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Challenge is to sustain what I've started - Pollard

Confusion of the timing of the IPL auction made Kieron Pollard miss the bidding war over him in Mumbai as four franchises placed maximum bids of $750,000

Nagraj Gollapudi
Kieron Pollard lets out a roar after winning the game with his 18-ball 54, New South Wales v Trinidad & Tobago, Champions League Twenty20, League A, Hyderabad, October 16, 2009

The demand for Kieron Pollard skyrocketed after his exploits in the Champions League Twenty20  •  Global Cricket Ventures-BCCI

Confusion of the timing of the IPL auction made Kieron Pollard miss the bidding war over him in Mumbai as four franchises placed maximum bids of $750,000, forcing the Trinidad allrounder's sale into a silent tiebreaker. After five silent but eventful minutes, Lalit Modi revealed that Mumbai Indians, the richest franchise owned by India's richest man, Mukesh Ambani, had secured Pollard's services for the 2010 season.
"I had finished my practice when the auction started but I got the timings wrong. But one of my [South Australian] team-mates told me about it," Pollard told Cricinfo from Adelaide, where he is representing the Redbacks in the Twenty20 Big Bash and will be one of main draws in the final on January 23.
For the moment he is "very happy, very excited" to have been bought by Mumbai and is looking forward to the opportunity to play with "Sachin Tendulkar and all the other guys in the League."
Pollard and New Zealand fast bowler Shane Bond were the only two players bought via the tiebreaker and their final price was never revealed. That information was privy only to the franchise that placed the winning bid and the IPL. When asked whether he was curious how much Mumbai actually shelled out for him, Pollard said he was not sweating about that. "At the end of the day I'm a young player. Going by the cap price I am pretty excited. Whatever happened after that was not in my hands," Pollard said.
The IPL's decision to keep silent tiebreaker bids confidential has led to speculation that Pollard's worth is anywhere between $1 million and $2.5 million. Pollard, however, is not bothered about what amount Nita Ambani wrote on the cheque during the auction. "I am not really surprised by it [the price]. There has been a lot of talk that has been going but it doesn't matter what exactly transpired. I just want to come out and play."
Pollard is perhaps not fussed about whether he went for one million or two because he is already a millionaire. He was part of the most lucrative cricket match ever and raked in a million dollars after the Stanford Superstars beat England in a winner-takes-all contest in Antigua. But Pollard did not get lost in all those riches and has polished his trade with every subsequent tournament.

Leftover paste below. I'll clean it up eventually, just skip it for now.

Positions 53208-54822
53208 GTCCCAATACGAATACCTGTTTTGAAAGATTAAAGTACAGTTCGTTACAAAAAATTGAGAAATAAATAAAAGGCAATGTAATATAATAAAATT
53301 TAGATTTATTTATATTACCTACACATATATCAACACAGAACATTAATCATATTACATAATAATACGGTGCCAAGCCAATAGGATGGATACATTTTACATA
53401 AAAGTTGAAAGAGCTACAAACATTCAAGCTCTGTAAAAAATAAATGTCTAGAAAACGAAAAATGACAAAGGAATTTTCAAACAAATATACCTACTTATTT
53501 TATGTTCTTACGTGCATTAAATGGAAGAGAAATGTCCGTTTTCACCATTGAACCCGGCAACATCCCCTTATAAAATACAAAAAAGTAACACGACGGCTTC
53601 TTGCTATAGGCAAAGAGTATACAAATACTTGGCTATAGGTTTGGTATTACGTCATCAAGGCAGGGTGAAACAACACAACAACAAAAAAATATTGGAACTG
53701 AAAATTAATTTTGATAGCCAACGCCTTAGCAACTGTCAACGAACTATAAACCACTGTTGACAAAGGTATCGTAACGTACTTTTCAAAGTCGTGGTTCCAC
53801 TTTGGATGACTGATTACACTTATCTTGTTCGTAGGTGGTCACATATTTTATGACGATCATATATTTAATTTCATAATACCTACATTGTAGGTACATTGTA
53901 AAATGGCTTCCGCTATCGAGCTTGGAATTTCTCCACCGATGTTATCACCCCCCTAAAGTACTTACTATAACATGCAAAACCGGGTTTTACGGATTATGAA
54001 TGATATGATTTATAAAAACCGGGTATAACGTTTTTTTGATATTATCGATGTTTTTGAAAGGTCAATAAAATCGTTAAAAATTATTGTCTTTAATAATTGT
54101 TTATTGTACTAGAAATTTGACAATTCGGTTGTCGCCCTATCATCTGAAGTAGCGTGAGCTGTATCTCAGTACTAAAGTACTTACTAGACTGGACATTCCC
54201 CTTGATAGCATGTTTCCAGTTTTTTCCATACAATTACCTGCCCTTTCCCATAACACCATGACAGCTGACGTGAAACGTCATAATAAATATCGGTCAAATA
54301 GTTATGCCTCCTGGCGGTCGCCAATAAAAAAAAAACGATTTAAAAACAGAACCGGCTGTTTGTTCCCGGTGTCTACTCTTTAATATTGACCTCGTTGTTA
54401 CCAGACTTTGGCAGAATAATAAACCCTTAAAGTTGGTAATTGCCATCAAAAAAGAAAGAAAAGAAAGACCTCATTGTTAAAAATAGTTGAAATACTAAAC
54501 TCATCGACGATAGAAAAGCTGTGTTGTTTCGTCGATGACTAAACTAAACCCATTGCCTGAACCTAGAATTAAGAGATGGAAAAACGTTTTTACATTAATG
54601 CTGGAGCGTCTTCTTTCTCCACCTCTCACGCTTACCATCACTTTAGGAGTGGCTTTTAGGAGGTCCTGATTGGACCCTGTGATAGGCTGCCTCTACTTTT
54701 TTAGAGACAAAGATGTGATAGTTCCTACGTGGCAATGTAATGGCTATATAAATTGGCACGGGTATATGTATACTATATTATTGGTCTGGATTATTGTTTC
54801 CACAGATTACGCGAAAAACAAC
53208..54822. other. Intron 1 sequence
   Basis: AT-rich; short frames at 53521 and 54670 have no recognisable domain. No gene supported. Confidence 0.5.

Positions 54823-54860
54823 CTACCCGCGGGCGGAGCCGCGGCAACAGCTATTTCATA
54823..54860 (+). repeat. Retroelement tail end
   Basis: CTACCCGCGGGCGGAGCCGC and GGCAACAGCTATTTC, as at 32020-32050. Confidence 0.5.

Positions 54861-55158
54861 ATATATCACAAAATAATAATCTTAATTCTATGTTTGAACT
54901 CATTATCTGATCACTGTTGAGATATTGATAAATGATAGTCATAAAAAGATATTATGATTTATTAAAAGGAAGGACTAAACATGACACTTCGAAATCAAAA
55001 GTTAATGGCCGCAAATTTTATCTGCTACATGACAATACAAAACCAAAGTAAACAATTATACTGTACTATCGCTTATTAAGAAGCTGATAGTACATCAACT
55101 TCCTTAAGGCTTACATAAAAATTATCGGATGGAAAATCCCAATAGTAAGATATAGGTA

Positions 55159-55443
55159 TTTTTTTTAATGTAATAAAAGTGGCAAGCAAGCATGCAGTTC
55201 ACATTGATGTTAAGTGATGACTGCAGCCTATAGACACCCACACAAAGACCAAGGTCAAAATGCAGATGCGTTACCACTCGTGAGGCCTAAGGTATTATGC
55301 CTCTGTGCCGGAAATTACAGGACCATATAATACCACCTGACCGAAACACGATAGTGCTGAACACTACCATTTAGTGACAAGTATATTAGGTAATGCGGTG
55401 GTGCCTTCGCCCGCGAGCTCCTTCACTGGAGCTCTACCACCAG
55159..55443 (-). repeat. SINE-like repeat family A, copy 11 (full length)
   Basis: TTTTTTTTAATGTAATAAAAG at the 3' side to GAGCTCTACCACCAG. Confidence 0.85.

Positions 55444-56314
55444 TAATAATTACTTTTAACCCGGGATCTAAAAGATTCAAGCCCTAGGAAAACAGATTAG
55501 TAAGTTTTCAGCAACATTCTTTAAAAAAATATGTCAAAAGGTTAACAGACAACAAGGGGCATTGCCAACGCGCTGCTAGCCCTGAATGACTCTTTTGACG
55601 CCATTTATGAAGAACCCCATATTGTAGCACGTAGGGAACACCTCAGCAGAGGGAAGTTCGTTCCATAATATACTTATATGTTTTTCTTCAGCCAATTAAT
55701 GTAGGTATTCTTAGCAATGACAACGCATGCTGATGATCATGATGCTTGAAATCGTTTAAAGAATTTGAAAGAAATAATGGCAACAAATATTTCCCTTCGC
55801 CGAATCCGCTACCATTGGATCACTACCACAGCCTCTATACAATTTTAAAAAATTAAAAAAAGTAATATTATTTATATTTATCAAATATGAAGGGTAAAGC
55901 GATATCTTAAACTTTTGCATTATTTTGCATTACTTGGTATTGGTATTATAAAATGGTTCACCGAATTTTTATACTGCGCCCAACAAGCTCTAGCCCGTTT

He is the only player to be involved in four Twenty20 championships in different continents. In addition to playing for his home side, Trinidad & Tobago, South Australia and now Mumbai, Pollard has also been signed by Somerset for their domestic Twenty20 campaign this summer in England.
There have been questions about whether Pollard is worth so much, considering he has never scored even a half-century in ten Twenty20 internationals. But he's been considered a tremendous talent in the West Indies ever since he started hitting towering sixes with a straight bat.
Pollard's abilities caught global attention during the Champions League Twenty20 in India last year because of immense performances against champion sides like New South Wales. He sported a funky hairstyle, hit the most sixes in the tournament, propelled T&T into the final and had desperate agents from various IPL franchises knocking on his door.
"A couple of franchises had spoken during the Champions League. But I was pretty tired and I hadn't spoken to [my] manager as well. So I wasn't sure what exactly and who exactly I was going to speak to at that time," Pollard said.
Incidentally, Pollard did not find any buyers at the 2009 IPL auction where his base price was 60,000$. A year later that figure was $200,000. Pollard, while not bitter about being ignored last year, admitted he was slightly hurt. "Obviously I was a bit disappointed. But there were some circumstances that I don't wish to disclose," he said. "I did not really allow that to affect my game because I knew I could always come the next year."
And he has, with the loudest of bangs. "Since the Champions League, life has changed," he said. "I've concentrated on my cricket and worked hard to get the best out of my abilities and it has been good." Though he has already tasted success in India, Pollard is wary of the expectations, which he says will pose the biggest challenge for him. "The biggest challenge would be to sustain what I've started as there would be big expectations of me. But cricket is a funny game, it can go anyway. I'm just going to go there and play my best."

Nagraj Gollapudi is an assistant editor at Cricinfo